5. Luderer, G. et al. Residual fossil CO2 emissions in 1.5–2 °C pathways. Nat. Clim. Change 8, 626–633 (2018).

    Article  CAS  Google Scholar 

  6. Gambhir, A., Rogelj, J., Luderer, G., Few, S. & Napp, T. Energy system changes in 1.5 °C, well below 2 °C and 2 °C scenarios. Energy Strateg. Rev. 23, 69–80 (2019).

    Article  Google Scholar 

  7. Kriegler, E. et al. Short term policies to keep the door open for Paris climate goals. Environ. Res. Lett. 13, 074022 (2018).

    Article  CAS  Google Scholar 

  8. Minx, J. C. et al. Negative emissions—part 1: research landscape and synthesis. Environ. Res. Lett. 13, 063001 (2018).

    Article  Google Scholar 

  9. Hilaire, J. et al. Negative emissions and international climate goals—learning from and about mitigation scenarios. Clim. Change https://doi.org/10.1007/s10584-019-02516-4 (2019).

  10. Liu, P. R. & Raftery, A. E. Country-based rate of emissions reductions should increase by 80% beyond nationally determined contributions to meet the 2 °C target. Commun. Earth Environ. 2, 29 (2021).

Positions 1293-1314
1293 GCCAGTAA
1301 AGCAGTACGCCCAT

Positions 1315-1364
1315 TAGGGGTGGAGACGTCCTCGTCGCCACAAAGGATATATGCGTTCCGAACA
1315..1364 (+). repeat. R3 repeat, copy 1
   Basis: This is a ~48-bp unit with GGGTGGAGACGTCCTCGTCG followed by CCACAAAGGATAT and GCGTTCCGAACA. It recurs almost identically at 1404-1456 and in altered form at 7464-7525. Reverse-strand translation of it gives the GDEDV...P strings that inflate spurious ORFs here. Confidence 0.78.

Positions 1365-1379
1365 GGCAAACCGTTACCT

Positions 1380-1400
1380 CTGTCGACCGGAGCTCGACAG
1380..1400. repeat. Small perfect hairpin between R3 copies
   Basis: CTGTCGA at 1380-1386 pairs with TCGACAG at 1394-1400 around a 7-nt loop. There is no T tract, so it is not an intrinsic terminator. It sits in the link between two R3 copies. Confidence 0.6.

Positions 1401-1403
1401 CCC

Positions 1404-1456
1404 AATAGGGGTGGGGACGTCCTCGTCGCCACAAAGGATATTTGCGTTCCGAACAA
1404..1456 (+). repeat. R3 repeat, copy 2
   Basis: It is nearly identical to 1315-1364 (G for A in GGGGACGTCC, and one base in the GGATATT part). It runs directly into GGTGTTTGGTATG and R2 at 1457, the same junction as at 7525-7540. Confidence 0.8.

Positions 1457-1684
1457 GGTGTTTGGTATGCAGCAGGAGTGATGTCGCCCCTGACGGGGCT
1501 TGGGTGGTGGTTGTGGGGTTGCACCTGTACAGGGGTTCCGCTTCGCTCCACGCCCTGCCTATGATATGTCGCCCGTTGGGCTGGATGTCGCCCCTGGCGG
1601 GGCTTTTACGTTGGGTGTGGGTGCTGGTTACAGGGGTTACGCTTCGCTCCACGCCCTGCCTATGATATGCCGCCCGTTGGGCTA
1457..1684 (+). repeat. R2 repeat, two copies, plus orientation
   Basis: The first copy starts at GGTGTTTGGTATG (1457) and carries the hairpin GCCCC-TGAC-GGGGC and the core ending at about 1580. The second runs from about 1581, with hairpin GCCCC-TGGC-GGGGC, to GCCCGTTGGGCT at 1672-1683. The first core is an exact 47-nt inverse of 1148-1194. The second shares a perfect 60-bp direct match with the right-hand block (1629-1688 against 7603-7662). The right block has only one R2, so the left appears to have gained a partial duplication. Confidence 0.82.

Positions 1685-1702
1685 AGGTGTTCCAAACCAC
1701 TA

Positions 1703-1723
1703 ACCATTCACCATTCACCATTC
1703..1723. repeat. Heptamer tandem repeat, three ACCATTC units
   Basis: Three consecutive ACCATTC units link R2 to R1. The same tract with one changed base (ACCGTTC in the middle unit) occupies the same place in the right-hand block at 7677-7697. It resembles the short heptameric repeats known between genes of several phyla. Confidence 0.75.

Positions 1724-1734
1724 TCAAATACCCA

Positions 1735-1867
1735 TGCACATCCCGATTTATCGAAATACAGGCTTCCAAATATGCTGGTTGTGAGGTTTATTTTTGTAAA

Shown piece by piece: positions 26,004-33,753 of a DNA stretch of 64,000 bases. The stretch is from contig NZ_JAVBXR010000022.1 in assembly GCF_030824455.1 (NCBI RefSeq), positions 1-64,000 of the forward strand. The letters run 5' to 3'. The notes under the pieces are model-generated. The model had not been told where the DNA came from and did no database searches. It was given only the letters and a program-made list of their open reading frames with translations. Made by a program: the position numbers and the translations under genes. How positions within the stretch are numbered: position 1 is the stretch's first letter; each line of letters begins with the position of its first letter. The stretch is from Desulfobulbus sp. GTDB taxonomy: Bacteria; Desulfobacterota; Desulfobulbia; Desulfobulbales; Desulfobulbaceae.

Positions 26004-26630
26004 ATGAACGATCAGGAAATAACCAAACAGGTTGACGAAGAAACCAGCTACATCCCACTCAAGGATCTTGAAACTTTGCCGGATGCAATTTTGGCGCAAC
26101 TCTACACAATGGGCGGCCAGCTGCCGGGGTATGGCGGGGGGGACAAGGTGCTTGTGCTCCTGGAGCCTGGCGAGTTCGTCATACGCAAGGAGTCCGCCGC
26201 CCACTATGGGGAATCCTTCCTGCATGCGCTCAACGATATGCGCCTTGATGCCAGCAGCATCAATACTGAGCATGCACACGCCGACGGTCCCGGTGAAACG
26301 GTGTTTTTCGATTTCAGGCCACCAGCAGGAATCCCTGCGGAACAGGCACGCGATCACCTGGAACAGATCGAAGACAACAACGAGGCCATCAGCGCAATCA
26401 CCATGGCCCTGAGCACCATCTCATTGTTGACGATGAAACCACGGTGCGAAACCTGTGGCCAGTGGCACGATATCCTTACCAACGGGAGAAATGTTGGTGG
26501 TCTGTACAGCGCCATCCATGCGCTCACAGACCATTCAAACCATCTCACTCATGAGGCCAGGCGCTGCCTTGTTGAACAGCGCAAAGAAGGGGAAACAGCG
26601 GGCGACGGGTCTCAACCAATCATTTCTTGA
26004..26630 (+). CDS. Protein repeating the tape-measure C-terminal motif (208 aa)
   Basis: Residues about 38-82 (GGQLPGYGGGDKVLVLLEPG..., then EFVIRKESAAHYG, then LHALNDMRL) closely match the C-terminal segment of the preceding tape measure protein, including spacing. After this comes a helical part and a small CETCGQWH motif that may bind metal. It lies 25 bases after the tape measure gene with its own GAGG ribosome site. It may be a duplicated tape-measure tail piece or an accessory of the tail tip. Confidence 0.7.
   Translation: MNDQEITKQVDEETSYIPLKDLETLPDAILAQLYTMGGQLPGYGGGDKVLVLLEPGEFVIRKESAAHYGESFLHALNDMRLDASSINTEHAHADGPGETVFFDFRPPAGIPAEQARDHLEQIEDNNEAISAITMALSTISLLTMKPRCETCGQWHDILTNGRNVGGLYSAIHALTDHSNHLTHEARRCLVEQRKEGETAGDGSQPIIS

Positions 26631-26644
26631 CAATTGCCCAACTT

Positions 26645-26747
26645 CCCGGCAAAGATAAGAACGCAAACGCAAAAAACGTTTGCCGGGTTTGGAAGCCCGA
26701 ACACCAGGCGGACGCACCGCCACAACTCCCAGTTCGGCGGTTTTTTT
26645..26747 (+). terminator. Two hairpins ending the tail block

Article  Google Scholar 

  11. Larkin, A., Kuriakose, J., Sharmina, M. & Anderson, K. What if negative emission technologies fail at scale? Implications of the Paris Agreement for big emitting nations. Clim. Policy 18, 690–714 (2018).

    Article  Google Scholar 

  12. Marcucci, A., Panos, E., Kypreos, S. & Fragkos, P. Probabilistic assessment of realizing the 1.5 °C climate target. Appl. Energy 239, 239–251 (2019).

    Article  Google Scholar 

  13. Holz, C., Siegel, L. S., Johnston, E., Jones, A. P. & Sterman, J. Ratcheting ambition to limit warming to 1.5 °C-trade-offs between emission reductions and carbon dioxide removal. Environ. Res. Lett. 13, 064028 (2018).

    Article  CAS  Google Scholar 

  14. Benveniste, H., Boucher, O., Guivarch, C., Le Treut, H. & Criqui, P. Impacts of nationally determined contributions on 2030 global greenhouse gas emissions: uncertainty analysis and distribution of emissions. Environ. Res. Lett. 13, 014022 (2018).

    Article  CAS  Google Scholar 

  15. Reiner, D. M. Learning through a portfolio of carbon capture and storage demonstration projects. Nat. Energy 1, 15011 (2016).

    Article  Google Scholar 

  16. Langhelle, O. & Meadowcroft, J. in Caching the Carbon: The Politics and Policy of Carbon Capture and Storage (eds Meadowcroft, J. & Langhelle, O.) 236–266 (Edward Elgar Publishing, 2009).